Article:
• Updated the general influent challenge test water characteristics as endpoint values instead of values maintained throughout the entire test.
  • Updated normative references.
  • Added NSF/ANSI 401 to reduction capacity statements.
  • Corrected temperature conversions in Section 6.3, “Product water dispensing outlets,” and 6.6, “Rated service flow.”
  • Updated the NIST mass spectral library version in Section

NSF/ANSI 42-2022: Drinking Water Treatment Units – Aesthetic Effects is available on the ANSI Webstore.

Changes to NSF/ANSI 42-2021

The previous edition of this American National Standard, NSF/ANSI 42-2021 also underwent some significant revisions that might be useful for its users to know. In updating the 2020 version, this revision:

  • Clarified the requirements for drinking fountains under the general performance requirements of the standard.
  • Updated the minimum air gap requirement for drinking fountain outlets from 2 inches to 1 inch to be aligned with other industry standards and codes.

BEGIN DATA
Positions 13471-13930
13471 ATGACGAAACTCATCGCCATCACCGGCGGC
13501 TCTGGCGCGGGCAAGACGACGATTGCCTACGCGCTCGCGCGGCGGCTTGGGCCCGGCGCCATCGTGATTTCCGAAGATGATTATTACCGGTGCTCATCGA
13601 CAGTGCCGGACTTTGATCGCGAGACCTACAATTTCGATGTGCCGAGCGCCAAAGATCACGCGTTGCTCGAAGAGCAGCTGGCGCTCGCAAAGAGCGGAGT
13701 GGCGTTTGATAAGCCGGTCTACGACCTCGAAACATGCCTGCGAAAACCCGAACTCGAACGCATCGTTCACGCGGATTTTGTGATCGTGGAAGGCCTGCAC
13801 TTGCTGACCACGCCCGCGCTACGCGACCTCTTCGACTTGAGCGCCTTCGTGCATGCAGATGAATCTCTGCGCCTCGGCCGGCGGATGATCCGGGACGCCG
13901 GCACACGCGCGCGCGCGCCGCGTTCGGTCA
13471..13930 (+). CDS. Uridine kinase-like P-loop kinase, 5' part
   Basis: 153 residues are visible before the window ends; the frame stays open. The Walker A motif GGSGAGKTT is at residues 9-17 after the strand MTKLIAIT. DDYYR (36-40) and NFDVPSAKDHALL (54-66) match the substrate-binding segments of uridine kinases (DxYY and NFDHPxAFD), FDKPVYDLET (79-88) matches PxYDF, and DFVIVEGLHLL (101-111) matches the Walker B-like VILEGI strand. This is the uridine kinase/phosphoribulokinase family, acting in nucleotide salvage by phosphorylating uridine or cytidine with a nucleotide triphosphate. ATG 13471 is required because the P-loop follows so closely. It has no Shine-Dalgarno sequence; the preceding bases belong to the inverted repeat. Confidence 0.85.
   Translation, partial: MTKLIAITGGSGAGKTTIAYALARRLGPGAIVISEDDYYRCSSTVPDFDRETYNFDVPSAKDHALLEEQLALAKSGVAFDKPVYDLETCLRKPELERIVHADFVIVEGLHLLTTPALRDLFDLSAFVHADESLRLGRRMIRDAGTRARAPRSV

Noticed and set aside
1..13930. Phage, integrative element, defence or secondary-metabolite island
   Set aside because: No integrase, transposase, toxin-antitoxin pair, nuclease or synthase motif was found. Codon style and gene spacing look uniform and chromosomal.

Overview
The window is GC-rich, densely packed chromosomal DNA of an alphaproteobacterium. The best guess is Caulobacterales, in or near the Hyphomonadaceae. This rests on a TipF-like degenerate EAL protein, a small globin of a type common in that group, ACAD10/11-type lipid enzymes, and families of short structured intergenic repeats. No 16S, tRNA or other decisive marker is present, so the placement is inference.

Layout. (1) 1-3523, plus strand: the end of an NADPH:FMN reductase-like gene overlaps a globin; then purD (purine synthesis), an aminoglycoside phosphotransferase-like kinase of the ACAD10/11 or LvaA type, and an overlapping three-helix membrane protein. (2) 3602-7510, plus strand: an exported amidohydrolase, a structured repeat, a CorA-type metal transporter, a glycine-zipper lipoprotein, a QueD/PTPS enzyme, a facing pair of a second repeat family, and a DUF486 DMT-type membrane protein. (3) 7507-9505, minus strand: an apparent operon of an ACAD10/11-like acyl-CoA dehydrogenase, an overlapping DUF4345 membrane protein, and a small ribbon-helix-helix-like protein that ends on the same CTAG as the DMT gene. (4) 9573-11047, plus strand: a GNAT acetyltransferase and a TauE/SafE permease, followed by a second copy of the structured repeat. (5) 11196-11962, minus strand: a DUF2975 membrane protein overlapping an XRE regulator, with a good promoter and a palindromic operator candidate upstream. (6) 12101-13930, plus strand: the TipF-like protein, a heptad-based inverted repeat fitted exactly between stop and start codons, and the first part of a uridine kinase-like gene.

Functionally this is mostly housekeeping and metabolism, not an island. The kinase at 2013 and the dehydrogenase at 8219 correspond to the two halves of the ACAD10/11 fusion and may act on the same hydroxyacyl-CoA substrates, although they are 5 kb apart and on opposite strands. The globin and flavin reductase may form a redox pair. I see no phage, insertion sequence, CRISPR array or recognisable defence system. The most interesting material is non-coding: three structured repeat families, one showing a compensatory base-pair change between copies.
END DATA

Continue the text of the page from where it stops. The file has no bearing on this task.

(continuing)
• Added a minimum TOC (total organic carbon) requirement (> 1.0 mg/L) to the chloramine test water in Section, Influent challenge.”
  • Added Normative Annex 6, “Preparation of TOC solution using tannic acid.”
  • Specified that tannic acid be used per Annex N-6 to achieve a consistent level of TOC in the starting test water when it can’t be achieved from the natural water.
  • Added Section, “Allowance for chlorine and/or monochloramine claims.”
  • Clarified the chlorine reduction claim requirements in Section 7.3, “Chemical reduction testing.”
  • Added clarifying language for chloramine sampling under Section
  • Changed the chloramine reduction test in from a maximum effluent concentration (0.5 mg/L)
  • to a percent reduction (≥ 80%).
  • Updated the minimum 2-L sample requirement to a recommendation in Section 4.2.3.
  • Updated the fine media extraction test method in Section

Changes to NSF/ANSI 42-2020

The 2020 edition of NSF/ANSI 42 featured clarifications on:

  • The method for powdered activated carbon and polymer binders.
  • The test pressure for non-pressurized water treatment devices.
  • How systems shall be tested with and without adsorptive or absorptive for replacement elements.

The new revision also added:

  • An exemption for cyclic pressure testing for components downstream of the system on/off valve that are not subject to pressure under the off mode and either contain no media subject to pugging or are not designed to contain media.